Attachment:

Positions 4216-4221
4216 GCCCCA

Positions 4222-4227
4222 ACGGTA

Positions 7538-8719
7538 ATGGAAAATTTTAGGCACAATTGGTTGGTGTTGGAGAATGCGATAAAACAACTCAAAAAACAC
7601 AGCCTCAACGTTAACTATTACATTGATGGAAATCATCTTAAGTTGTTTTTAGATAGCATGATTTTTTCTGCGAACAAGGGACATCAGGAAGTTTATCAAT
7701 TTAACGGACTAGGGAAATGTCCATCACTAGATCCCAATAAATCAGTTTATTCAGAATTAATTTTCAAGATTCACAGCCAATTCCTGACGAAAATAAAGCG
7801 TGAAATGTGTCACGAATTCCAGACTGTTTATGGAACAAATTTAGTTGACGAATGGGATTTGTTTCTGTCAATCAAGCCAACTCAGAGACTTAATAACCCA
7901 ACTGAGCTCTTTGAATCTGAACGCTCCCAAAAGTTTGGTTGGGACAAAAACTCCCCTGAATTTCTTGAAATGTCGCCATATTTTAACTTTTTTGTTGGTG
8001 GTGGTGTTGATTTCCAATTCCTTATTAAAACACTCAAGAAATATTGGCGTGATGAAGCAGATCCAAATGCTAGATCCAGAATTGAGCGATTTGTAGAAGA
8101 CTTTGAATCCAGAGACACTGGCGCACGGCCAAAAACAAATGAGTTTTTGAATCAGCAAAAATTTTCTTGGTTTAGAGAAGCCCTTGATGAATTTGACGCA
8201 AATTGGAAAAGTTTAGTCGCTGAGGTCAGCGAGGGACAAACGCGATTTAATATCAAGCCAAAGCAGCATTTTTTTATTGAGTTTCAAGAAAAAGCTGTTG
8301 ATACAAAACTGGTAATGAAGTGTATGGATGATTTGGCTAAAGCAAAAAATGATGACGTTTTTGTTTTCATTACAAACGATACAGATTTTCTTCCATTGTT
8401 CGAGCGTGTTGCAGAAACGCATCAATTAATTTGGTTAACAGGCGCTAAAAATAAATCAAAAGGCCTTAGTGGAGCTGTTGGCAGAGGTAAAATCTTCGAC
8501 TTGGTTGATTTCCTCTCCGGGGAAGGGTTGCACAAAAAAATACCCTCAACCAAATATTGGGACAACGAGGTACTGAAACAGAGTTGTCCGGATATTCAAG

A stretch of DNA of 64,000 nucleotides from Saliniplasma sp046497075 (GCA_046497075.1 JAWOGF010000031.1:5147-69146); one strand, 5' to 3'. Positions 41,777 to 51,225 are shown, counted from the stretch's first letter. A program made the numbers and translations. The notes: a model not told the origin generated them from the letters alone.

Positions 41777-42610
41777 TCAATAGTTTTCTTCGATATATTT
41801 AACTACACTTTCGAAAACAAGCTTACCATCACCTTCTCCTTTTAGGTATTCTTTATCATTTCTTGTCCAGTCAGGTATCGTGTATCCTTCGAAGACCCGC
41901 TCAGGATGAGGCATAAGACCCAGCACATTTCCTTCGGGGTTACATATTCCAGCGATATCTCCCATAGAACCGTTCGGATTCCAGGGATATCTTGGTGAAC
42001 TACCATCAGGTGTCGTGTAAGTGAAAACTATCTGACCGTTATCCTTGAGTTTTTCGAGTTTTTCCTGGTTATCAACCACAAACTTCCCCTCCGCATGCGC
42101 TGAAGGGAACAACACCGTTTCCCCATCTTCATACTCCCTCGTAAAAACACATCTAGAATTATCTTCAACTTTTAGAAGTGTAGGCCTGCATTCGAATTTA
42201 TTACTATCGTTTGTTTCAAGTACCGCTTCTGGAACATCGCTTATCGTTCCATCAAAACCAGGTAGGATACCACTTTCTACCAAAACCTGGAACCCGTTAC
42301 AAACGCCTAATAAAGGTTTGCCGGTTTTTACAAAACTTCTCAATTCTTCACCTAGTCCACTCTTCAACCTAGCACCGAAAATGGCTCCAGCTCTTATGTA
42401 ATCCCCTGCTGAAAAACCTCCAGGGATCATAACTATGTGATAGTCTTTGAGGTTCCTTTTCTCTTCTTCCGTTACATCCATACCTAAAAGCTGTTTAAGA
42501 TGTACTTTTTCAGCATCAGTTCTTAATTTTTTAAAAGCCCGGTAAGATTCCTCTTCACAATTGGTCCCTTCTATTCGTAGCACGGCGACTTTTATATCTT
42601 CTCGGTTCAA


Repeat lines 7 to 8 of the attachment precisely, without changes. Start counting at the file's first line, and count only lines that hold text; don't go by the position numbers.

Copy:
7601 AGCCTCAACGTTAACTATTACATTGATGGAAATCATCTTAAGTTGTTTTTAGATAGCATGATTTTTTCTGCGAACAAGGGACATCAGGAAGTTTATCAAT
7701 TTAACGGACTAGGGAAATGTCCATCACTAGATCCCAATAAATCAGTTTATTCAGAATTAATTTTCAAGATTCACAGCCAATTCCTGACGAAAATAAAGCG